April 14, 2014
12:00 p.m. - 1:30 p.m.
Berkley Center Third Floor Conference Room
In debates on torture, abortion, same-sex marriage, and welfare reform, appeals to human dignity are seldom hard to find. And the concept of dignity is not only a prominent feature of political debate, but also, and increasingly, of legal argument. Indeed, courts tell us that human dignity is the foundation of all human rights. But the more important it is, the more contested it seems to have become. There has, as a result, been an extraordinary explosion of scholarly writing about the concept of human dignity in law, political philosophy, and theology.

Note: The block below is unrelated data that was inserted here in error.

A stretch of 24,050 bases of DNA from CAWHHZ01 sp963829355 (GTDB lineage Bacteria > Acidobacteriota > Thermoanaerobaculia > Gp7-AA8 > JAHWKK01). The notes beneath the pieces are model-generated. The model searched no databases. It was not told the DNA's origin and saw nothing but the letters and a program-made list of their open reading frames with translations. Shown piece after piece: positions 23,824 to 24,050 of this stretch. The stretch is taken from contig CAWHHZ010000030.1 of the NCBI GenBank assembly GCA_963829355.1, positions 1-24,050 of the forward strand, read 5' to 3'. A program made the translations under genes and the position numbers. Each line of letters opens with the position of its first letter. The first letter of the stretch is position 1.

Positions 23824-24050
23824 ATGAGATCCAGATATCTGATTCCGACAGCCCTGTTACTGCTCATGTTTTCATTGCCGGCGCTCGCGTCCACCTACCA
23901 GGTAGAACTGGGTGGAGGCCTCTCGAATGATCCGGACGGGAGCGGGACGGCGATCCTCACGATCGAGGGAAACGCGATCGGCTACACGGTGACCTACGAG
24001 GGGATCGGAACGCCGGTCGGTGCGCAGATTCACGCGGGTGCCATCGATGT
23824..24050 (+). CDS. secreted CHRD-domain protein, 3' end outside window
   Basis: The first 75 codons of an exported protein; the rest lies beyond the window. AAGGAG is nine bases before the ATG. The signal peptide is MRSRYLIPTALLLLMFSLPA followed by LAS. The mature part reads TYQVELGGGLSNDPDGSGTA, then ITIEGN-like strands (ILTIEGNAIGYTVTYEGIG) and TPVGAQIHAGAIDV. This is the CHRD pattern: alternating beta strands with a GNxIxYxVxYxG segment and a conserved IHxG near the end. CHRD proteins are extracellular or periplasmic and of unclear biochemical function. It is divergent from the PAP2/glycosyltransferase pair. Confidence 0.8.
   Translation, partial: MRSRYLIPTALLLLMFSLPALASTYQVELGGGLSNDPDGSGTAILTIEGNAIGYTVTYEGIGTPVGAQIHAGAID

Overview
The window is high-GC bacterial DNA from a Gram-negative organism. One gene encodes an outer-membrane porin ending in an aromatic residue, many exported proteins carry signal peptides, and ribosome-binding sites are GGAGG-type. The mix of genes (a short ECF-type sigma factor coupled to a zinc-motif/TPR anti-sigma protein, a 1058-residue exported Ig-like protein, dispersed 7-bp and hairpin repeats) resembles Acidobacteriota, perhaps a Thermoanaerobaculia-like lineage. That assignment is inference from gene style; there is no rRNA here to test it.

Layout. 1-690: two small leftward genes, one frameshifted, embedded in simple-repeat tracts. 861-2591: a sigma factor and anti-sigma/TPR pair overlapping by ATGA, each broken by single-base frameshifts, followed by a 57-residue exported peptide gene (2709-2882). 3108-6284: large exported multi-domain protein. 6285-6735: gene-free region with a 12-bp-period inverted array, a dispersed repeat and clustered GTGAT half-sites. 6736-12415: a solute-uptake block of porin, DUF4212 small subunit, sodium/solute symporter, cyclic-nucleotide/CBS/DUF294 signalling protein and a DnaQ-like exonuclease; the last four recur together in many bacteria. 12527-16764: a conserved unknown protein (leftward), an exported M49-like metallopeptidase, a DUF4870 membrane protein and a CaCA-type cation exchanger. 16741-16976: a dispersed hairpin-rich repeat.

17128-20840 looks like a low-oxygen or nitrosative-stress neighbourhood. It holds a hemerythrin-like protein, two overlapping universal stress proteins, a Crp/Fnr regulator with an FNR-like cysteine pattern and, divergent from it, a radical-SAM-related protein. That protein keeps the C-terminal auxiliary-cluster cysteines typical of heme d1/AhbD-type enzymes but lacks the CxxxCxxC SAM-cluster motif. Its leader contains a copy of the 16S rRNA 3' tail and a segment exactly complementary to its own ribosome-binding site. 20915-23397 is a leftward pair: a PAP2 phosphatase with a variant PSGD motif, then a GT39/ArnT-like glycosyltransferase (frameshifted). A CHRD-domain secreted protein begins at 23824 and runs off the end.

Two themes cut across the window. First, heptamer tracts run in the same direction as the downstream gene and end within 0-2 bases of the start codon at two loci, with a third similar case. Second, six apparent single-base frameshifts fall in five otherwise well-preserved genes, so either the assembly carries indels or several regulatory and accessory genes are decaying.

Christopher McCrudden discussed these issues within the framework of his book Understanding Human Dignity (2014), which aims to reflect on intra-disciplinary debates about dignity in law, philosophy, history, politics, and theology. A panel of experts participated in a discussion about the themes that have emerged from McCrudden's work. David Hollenbach, S.J., moderated the discussion.